The 2017 PLANSPONSOR National Conference kicked off Wednesday afternoon in Washington D.C.’s Renaissance Hotel.
The setting, barely a mile from both the U.S. Capitol and the White House, could not have been more appropriate for the conference’s popular recurring session: The Washington Update.
Featured on the panel this year were Bradford Campbell, partner, Drinker Biddle & Reath LLP, and former assistant secretary of labor overseeing the Department of Labor (DOL)’s Employee Benefits Security Administration (EBSA) under President George W. Bush; as well as Michael Kreps, principal, Groom Law Group Chartered, and former senior pensions and employment counsel for the U.S. Senate Committee on Health, Education, Labor and Pensions from the 110th through the 114th Congresses.
Even with those impressive credentials, both Campbell and Kreps freely admitted this is a vexing and even a bit frustrating time from the perspective of trying to get in front of potential major regulatory and legislative change. One just has to look at the example set by the ongoing fiduciary rule kerfuffle to see the challenge.
Just in the last year, the fiduciary rule’s future has seemingly flipped at least two or three times, Kreps and Campbell said, starting with the election of Donald Trump and the bicameral Republican majority in the U.S. Congress. Given the new president’s and the GOP’s rhetorical stance towards government regulation of financial markets, it was naturally assumed that the fiduciary rule would, by one mechanism or another, be prevented from taking effect.
However, the full Congress has failed as yet to pass any measures impacting the fiduciary rule implementation, and the new administration took four full months to fill the position of labor secretary. This left Alexander Acosta precious little time to begin the process of somehow removing or revising the rulemaking prior to its first implementation deadlines. Trump’s DOL managed to delay the rulemaking’s earliest compliance deadlines, from April to June, but it has given up trying to fully halt the implementation—coming imminently on June 9.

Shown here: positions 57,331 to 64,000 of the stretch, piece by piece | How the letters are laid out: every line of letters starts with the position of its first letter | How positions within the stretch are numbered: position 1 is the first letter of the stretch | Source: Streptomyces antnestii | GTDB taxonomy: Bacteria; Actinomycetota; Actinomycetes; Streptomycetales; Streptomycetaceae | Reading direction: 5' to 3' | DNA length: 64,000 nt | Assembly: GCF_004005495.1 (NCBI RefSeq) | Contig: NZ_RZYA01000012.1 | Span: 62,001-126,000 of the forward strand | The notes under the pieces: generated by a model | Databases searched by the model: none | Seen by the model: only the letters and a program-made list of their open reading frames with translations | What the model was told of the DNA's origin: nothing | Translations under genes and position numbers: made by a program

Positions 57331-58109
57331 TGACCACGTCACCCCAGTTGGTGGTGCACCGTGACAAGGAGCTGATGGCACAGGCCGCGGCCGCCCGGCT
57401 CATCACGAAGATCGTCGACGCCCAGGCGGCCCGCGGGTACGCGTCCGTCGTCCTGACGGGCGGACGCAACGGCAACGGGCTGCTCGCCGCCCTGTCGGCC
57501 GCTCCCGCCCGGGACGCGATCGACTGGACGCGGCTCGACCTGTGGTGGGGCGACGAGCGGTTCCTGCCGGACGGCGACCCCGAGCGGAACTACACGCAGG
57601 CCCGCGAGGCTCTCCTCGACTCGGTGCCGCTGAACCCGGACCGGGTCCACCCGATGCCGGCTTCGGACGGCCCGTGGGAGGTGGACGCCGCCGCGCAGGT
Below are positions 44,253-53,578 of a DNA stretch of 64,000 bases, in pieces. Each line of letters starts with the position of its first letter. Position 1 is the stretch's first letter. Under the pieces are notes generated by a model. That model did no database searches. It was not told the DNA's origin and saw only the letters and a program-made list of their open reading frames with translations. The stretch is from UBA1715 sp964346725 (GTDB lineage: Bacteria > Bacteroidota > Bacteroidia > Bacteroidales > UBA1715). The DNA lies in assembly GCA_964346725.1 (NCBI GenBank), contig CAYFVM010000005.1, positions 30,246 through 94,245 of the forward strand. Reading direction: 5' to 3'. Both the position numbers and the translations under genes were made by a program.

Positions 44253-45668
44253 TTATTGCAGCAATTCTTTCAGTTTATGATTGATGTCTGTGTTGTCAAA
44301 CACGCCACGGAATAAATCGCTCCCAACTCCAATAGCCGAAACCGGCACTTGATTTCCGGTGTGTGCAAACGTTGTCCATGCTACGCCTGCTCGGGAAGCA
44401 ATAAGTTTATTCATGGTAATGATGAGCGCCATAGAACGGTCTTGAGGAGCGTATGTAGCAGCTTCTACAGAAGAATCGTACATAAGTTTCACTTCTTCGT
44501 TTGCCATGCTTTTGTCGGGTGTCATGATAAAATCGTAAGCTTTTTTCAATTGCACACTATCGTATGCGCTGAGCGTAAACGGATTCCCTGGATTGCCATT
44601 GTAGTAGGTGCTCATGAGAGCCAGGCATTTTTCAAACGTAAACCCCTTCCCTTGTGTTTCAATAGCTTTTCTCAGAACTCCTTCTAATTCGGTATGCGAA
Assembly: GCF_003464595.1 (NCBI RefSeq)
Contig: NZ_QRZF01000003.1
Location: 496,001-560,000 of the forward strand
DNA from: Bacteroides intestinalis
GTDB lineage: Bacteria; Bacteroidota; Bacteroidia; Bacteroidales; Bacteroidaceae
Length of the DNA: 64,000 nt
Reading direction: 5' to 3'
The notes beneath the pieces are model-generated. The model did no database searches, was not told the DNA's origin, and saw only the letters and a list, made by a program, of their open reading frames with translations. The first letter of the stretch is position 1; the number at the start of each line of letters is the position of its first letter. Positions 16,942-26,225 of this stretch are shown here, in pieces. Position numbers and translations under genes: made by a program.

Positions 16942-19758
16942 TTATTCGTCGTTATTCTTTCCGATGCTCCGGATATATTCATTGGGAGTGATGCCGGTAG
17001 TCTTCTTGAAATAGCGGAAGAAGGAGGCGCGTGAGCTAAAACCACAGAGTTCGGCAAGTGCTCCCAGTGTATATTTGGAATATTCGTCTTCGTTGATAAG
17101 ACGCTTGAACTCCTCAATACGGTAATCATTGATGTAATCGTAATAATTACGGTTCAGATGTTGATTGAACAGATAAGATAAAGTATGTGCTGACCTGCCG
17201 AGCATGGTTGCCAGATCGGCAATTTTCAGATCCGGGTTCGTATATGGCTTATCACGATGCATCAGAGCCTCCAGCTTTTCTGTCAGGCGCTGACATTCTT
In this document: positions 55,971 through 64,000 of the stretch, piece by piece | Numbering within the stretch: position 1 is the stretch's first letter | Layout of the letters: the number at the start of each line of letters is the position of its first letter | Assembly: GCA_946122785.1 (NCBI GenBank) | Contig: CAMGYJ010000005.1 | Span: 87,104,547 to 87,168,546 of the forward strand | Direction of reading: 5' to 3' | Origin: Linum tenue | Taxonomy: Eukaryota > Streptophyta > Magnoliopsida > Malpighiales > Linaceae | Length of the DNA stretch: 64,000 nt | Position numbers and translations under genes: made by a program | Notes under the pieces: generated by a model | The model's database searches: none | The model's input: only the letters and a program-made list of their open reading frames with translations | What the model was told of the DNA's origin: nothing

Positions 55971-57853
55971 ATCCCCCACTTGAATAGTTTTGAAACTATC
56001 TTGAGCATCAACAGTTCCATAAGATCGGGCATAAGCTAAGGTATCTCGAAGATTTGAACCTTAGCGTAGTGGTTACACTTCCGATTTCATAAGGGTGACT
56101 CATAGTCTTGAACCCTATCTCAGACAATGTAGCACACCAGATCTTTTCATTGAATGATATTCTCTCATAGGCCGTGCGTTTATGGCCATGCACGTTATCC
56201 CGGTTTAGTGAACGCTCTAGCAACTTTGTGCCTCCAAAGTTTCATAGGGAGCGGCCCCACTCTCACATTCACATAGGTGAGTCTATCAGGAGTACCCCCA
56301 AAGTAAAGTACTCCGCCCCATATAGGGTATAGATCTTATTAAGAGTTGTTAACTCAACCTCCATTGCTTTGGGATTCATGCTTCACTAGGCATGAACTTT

Campbell and Kreps both suggested that the future of the fiduciary rule, even now that the implementation is picking up steam, is far from set in stone. Congress could still certainly find a way to successfully move, as it has attempted to before, to repeal the rule in full and then require the Securities and Exchange Commission (SEC) to set any new advice standards. The CHOICE Act, which has recently passed the House Financial Services Committee, for example, seeks to do just that.
NEXT: Uncertainty still reigns
In an interesting twist of events Secretary Acosta actually addressed a House committee on the opening day of PSNC 2017, regarding his plans for reviewing and potentially overturning the fiduciary rulemaking, suggesting that the Obama administration “overlooked” key industry concerns with the tighter conflict of interest standards. Also providing some important context, an unscientific live poll of plan sponsors at PSNC showed less than 10% identified either the fiduciary rule or retirement-related tax reform as their top concern looking forward. Far more identified low savings rates and the inability of employees to retire on time as their top concerns.
Still, Campbell and Kreps warned that the fiduciary rule transition period is starting now, and it’s unlikely that the rulemaking will be dialed back within the next year or even two years—if ever.
Kreps stressed that plan sponsors don’t have as much to worry about as do advisers or service providers, but all players in the retirement planning space must take heed: “Provider-client relationships are subject to change, in terms of education practices, advice tools, call center scripts, and in many other areas. It is your express duty as a plan sponsor to monitor all of this and continue to maintain an understanding of what your service providers do and how they are compensated. You will likely see new disclosures coming in very soon.”
Campbell agreed, warning that the standards for rollover advice in particular are changing significantly, “and this will impact how participants behave around the retirement point.”
On the subject of retirement-related tax reform, similar amounts of uncertainty were voiced by both panelists, but they strenuously warned plan sponsors that “Congress could very likely make real mistakes here that would damage the private-employer retirement system.” The mandatory use of Roth accounts for at least some—if not all—contributions, rather than the traditional 401(k), is one very real possibility.
Both panelists concluded that the only likely positive development that could come out of Washington this year, from the perspective of private defined contribution retirement plans, is the opening up of the multiple employer plan (MEP) system to allow small businesses to pool their resources when starting and maintaining retirement plans.
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